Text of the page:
Background: The 2009 Institute of Medicine (IOM) Committee to Reevaluate Gestational Weight Gain Guidelines concluded that there were too few data to inform weight-gain guidelines by obesity severity. Therefore, the committee recommended a single range, 5-9 kg at term, for all obese women.
Objective: We explored associations between gestational weight gain and small-for-gestational-age (SGA) births, large-for-gestational-age (LGA) births, spontaneous preterm births (sPTBs), and medically indicated preterm births (iPTBs) among obese women who were stratified by severity of obesity.
Design: We studied a cohort of singleton, live-born infants without congenital anomalies born to obesity class 1 (prepregnancy body mass index [BMI (in kg/m(2))]: 30-34.9; n = 3254), class 2 (BMI: 35-39.9; n = 1451), and class 3 (BMI: > or =40; n = 845) mothers. We defined the adequacy of gestational weight gain as the ratio of observed weight gain to IOM-recommended gestational weight gain.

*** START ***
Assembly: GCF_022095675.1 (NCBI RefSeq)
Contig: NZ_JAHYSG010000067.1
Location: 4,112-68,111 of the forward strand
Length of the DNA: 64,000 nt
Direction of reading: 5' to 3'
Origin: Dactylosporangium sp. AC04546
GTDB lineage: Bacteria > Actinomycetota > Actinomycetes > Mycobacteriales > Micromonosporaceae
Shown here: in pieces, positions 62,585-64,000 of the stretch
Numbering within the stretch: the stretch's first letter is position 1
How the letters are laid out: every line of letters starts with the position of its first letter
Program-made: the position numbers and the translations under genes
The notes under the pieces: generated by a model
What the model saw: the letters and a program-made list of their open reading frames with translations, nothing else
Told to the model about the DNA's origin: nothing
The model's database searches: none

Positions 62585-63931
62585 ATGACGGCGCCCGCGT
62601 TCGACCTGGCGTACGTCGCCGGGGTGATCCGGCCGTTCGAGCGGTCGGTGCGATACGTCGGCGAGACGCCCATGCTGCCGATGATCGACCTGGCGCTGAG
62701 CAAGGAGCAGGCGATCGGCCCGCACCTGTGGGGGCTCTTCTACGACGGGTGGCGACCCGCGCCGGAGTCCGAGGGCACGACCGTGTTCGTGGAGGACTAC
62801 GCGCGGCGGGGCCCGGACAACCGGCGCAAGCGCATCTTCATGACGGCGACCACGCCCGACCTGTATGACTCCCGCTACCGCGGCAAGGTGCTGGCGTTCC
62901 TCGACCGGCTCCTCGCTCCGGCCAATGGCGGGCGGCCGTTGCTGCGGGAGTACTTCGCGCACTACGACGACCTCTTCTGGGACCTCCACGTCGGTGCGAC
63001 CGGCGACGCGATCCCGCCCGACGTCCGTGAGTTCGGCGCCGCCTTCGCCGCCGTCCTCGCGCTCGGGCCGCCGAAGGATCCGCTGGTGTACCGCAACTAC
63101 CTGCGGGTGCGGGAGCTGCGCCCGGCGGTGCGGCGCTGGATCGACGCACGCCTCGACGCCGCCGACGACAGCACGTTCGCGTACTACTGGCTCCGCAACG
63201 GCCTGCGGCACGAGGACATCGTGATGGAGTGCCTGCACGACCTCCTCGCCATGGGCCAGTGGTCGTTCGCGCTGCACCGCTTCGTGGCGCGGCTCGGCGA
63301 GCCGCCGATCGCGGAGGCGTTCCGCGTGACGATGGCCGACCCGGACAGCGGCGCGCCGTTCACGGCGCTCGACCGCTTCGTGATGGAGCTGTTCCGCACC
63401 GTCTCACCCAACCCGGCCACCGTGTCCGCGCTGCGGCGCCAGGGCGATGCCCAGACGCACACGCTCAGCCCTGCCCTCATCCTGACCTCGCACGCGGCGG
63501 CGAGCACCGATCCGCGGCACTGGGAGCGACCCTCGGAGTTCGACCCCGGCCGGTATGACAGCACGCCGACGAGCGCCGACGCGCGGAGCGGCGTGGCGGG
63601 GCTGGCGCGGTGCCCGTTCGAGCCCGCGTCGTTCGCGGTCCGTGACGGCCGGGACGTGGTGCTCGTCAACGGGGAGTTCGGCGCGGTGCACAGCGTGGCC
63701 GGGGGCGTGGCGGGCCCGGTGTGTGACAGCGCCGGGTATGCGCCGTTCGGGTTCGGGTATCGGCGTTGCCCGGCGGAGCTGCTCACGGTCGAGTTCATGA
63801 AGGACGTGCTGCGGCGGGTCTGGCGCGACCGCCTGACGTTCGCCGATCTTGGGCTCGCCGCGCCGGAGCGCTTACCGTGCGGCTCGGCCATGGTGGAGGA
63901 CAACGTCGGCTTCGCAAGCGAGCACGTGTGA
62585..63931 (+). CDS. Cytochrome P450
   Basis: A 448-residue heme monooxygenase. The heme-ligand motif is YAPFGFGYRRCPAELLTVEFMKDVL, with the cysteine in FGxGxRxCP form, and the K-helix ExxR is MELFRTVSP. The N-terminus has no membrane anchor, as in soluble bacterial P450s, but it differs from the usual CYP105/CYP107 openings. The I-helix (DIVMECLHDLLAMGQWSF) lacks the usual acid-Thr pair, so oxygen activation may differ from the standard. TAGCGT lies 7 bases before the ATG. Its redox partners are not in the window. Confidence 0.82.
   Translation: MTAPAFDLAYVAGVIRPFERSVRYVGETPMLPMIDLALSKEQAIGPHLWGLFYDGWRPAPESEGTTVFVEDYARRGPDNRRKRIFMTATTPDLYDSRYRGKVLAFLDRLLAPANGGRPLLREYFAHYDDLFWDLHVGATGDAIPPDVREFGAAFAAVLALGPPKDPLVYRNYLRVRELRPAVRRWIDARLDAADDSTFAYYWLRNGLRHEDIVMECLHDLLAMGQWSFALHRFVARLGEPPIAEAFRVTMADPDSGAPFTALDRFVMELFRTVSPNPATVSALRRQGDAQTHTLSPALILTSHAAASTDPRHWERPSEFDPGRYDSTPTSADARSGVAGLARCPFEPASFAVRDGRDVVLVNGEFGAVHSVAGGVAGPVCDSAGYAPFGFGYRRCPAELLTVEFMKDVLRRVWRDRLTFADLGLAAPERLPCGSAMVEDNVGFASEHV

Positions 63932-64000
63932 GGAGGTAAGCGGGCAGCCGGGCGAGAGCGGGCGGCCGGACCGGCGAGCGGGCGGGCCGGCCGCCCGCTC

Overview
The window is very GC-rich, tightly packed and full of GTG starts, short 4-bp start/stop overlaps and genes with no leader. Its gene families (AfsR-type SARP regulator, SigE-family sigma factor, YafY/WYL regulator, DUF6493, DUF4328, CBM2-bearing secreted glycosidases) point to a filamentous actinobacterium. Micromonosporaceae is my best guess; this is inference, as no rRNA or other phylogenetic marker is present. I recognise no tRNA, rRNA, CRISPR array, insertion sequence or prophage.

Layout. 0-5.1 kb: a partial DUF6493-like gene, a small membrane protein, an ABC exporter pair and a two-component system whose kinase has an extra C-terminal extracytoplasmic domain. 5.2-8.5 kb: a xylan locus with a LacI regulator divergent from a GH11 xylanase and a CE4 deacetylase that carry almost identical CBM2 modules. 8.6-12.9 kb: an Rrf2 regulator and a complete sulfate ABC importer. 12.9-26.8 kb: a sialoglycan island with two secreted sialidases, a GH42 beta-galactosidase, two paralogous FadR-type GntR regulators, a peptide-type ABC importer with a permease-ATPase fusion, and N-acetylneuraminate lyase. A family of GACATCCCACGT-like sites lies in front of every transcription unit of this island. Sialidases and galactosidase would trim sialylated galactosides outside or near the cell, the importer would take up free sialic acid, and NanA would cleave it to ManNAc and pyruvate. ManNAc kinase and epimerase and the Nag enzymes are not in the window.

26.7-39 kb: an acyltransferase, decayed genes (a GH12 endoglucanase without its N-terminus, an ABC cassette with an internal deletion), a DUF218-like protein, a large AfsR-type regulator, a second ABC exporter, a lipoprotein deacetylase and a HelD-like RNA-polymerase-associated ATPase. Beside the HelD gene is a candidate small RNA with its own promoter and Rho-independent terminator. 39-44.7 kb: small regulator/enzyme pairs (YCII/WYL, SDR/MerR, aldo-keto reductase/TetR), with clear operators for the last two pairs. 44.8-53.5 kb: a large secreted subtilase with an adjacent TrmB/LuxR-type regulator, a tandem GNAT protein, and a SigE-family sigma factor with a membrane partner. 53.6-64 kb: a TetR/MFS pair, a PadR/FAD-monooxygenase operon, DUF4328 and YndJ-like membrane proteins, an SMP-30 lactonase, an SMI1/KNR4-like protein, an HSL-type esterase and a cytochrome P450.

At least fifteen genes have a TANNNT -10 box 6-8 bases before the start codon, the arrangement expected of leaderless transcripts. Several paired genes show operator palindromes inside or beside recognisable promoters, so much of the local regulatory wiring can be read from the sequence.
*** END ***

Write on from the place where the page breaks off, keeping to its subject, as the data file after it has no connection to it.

Results: The prevalence of excessive gestational weight gain declined, and weight loss increased, as obesity became more severe. Generally, weight loss was associated with an elevated risk of SGA, iPTB, and sPTB, and a high weight gain tended to increase the risk of LGA and iPTB. Weight gains associated with probabilities of SGA and LGA of < or =10% and a minimal risk of iPTB and sPTB were as follows: 9.1-13.5 kg (obesity class 1), 5.0-9 kg (obesity class 2), 2.2 to <5.0 kg (obesity class 3 white women), and <2.2 kg (obesity class 3 black women).
Conclusion: These data suggest that the range of gestational weight gain to balance risks of SGA, LGA, sPTB, and iPTB may vary by severity of obesity.